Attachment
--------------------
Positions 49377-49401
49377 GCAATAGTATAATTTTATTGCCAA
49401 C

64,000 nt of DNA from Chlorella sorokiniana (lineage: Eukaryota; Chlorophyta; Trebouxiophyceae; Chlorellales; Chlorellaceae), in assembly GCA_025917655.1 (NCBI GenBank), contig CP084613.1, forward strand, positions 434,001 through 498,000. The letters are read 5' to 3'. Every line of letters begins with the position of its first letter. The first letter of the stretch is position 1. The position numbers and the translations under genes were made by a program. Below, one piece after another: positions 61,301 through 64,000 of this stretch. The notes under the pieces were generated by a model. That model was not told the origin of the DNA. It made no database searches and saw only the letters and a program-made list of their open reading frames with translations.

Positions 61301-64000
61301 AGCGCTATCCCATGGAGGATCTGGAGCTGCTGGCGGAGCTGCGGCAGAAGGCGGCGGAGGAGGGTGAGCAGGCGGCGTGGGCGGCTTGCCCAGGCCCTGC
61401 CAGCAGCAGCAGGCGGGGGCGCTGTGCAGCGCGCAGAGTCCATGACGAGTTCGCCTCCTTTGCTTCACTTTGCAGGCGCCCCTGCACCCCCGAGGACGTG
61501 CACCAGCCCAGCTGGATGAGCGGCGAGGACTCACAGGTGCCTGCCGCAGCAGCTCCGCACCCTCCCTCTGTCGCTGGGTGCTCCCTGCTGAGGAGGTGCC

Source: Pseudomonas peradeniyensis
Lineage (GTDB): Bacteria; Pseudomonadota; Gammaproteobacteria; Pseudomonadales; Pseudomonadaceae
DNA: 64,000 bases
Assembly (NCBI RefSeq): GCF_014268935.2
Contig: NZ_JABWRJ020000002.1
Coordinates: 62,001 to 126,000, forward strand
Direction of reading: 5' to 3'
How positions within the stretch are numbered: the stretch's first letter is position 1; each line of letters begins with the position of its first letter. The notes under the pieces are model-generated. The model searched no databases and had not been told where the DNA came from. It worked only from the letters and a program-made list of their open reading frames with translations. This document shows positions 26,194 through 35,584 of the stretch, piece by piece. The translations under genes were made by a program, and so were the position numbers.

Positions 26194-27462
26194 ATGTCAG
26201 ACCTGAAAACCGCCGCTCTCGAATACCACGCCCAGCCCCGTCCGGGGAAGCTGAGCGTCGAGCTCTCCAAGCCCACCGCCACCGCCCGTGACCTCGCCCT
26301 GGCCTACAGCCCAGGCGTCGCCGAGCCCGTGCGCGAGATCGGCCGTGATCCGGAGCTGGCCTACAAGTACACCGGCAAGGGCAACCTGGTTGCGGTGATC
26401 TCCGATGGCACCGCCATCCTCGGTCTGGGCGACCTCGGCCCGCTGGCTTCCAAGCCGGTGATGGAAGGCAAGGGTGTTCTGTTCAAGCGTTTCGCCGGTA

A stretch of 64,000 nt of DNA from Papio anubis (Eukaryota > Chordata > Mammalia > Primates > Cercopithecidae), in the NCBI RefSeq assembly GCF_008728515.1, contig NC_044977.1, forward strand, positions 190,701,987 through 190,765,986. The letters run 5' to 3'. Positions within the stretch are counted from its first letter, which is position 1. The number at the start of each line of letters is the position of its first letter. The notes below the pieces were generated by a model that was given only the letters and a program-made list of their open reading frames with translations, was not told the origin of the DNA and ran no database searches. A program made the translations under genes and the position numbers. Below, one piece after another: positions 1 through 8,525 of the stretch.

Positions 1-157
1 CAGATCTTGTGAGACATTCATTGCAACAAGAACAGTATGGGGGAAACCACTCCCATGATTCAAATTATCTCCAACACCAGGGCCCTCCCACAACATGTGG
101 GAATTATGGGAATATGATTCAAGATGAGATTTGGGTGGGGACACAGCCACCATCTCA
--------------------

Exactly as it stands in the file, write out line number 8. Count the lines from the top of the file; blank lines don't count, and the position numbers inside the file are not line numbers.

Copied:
61501 CACCAGCCCAGCTGGATGAGCGGCGAGGACTCACAGGTGCCTGCCGCAGCAGCTCCGCACCCTCCCTCTGTCGCTGGGTGCTCCCTGCTGAGGAGGTGCC